> months of their return to Germany. I'm not bragging about my predictive
    > powers but I happened to be following German events very closely
    > at that time, and I was looking at some things that most Germans
    > wouldn't allow themselves to see at the time. (I won't mention some
    > of my less successful predictions :)
    > From a bird's eye view it looks as if China is in a counterrevolutionary
    > swing to the right. With political unrest, that pendulum could reach
    > its limit and begin moving back to a center that has, probably, shifted
    > towards the totalitarian, egalitarian left permanently. Mix this
    > with a 2500 year old native grown Confucian authoritarianism, combined
    > with a "China is the center of the universe" mentality, and we could
    > see trouble in the future.
    > For one thing, Asia itself has big political problems, even though
    > they seem to be in party mode at the moment. Consider: Japan is rearming.
    > The Korean civil war has not truly ended since it started in 1951.
    > China is circling Taiwan like a shark in love.
    > Most China scholars agree that one major reason Chinese leaders embraced
    > Marxism was as a shield to allow the Chinese people to turn from
    > their ancient feudal culture towards Western humanist culture, and
    > especially towards our political, economic and social institutions,
    > while keeping the West out of its internal affairs, which they were
    > unable to do in the past.
    > As in Japan, this has worked on the surface but underneath the surface,
    > Confucianism and Taoism continue to have a very strong influence,
    > just as Christianity has a strong influence, under the surface, in
    > the West. Chinese feudal culture, along with the Chinese language
    > and character system, will tend to isolate China from the rest of
    > the world and especially from the West. The Chinese have deluded
    > even themselves into thinking that they are a Western style economic
    > system. But they aren't.
    > This is a very complex subject and I've only scratched the surface.
    > (For example, Russia believes that its culture and civilization forms
    > a true bridge between Asia (including Islam) and the West. But, of
    > course, that is another story. (And, ominously, it involves "the
    > roof of the world" Afghanistan and environs.) )
    > I'm going to have another cup of coffee. Maybe I'll cheer up.
    Aug 22 11:24 AM | 3 Likes Like |Link to Comment
  • China's Credit Bubble and the Balance of Trade [View article]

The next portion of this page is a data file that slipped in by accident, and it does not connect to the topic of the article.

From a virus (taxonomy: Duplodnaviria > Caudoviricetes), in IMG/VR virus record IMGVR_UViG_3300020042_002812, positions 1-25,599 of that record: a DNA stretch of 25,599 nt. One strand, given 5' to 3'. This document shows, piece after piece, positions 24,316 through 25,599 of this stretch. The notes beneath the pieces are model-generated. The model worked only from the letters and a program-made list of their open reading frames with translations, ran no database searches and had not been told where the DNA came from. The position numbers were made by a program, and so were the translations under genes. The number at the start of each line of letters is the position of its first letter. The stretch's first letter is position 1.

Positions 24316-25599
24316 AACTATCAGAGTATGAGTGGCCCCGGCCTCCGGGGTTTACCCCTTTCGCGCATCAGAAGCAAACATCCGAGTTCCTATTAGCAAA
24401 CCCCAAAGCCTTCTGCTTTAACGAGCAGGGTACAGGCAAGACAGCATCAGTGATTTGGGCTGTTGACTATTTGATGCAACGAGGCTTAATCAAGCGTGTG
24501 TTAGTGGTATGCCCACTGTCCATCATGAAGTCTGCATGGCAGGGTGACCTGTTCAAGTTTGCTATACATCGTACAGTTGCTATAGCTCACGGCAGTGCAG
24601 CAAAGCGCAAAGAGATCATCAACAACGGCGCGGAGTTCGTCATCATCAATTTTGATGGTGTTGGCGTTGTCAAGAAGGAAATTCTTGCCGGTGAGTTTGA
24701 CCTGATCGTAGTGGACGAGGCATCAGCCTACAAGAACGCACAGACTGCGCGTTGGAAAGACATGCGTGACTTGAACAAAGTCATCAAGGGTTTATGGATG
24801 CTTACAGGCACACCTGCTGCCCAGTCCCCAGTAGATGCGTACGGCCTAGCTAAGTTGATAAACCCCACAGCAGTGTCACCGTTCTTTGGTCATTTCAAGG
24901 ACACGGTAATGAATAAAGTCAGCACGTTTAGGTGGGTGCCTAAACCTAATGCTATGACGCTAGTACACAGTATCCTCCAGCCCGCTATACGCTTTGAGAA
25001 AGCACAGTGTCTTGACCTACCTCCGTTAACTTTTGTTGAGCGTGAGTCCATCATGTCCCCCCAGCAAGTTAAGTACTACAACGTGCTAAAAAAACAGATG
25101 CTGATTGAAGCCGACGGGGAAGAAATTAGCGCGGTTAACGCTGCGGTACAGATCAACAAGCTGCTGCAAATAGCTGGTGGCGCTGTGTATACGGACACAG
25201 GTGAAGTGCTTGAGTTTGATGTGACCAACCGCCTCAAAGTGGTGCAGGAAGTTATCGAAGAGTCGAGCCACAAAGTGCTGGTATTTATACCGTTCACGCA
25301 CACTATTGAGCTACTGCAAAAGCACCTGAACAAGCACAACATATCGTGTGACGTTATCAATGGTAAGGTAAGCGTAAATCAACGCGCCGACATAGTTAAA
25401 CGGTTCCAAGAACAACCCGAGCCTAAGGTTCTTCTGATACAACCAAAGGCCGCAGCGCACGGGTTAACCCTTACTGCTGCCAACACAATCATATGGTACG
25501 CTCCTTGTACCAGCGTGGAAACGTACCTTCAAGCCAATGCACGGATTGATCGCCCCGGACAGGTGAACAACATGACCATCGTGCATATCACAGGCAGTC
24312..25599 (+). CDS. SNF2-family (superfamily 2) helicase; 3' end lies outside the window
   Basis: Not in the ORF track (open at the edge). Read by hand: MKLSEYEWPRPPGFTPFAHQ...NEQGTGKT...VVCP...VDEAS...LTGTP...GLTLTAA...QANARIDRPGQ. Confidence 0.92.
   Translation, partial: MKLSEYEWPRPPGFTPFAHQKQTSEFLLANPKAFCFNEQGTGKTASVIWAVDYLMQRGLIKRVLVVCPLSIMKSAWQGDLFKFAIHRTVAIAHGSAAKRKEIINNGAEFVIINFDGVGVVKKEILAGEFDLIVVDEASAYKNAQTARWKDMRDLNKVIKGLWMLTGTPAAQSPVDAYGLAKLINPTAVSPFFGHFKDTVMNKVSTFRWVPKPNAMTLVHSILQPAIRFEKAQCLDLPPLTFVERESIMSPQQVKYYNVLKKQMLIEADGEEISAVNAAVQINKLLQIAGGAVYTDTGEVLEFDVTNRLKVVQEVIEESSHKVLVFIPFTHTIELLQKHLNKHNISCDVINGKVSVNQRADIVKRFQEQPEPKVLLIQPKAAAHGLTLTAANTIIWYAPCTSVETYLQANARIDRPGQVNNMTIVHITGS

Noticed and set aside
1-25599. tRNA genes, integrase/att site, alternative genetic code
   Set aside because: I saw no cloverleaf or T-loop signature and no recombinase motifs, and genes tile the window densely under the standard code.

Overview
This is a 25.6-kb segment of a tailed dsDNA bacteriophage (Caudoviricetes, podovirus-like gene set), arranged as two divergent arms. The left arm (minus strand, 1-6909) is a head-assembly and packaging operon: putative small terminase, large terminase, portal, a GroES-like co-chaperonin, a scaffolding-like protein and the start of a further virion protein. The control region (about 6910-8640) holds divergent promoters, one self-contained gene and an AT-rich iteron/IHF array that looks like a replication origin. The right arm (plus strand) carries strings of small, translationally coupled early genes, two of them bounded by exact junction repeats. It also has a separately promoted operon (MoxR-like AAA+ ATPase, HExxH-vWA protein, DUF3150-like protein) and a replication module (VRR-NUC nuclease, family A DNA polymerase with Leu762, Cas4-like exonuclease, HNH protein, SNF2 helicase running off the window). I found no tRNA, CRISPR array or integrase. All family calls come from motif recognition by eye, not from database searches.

Well in China the banks are loaning money to people who are taking it and directly gambling in the stock market - here in the US the govt gives the money to the PPT which runs trades through GS so we get to foot the bill for the mess without the benefit of making money on our inflated market, I am starting to like China's form of capitaliasm better LOL

    On Aug 21 01:36 PM Bill L. wrote:

    > Much like the many bubbles that have formed in the last 10 - 15 years
    > or so in the US, China has adopted a similar approach in combating
    > deflationary cycles, but on a massive dose of new and improved communist
    > steroids. It is quite obvious that the huge run in stocks, commodities,
    > and real estate in China is a direct result of the Government forcing
    > banks to increase lending 200% year over year. Unfortunately, as
    > we learned in our own lending bubble, when you force banks to lend
    > more, the only way to go is down the totem pole; lendees with poor
    > credit capacity are given credit to speculate with. This only ends
    > one way.
    Aug 22 11:20 AM | 3 Likes Like |Link to Comment
  • China's Credit Bubble and the Balance of Trade [View article]
    LMAO "banned for insider trading" - shame on you only Goldman Sachs is allowed to use insider information!

    On Aug 21 01:18 PM Econ 101 wrote:

    > Tyler,
    > what about the NY Post article about you this morning???
    Aug 22 11:17 AM | 3 Likes Like |Link to Comment
  • Is the Pulse of the Post-War Business Cycle on the Verge of Stopping? [View article]
    What's a bic mac?

    On Aug 16 10:50 AM LKofEnglish wrote:

    > "never addressed the issue of debt"?!!! his name was ronald reagan
    > and the democrats have been apoplectic ever since. "how could you
    > destroy my evil lovliness" has been their mantra ever since. THIS
    > There isn't even the pretense of cost control and only Republicans
    > with a total meekness save for the shutdown in 93 have ever advocated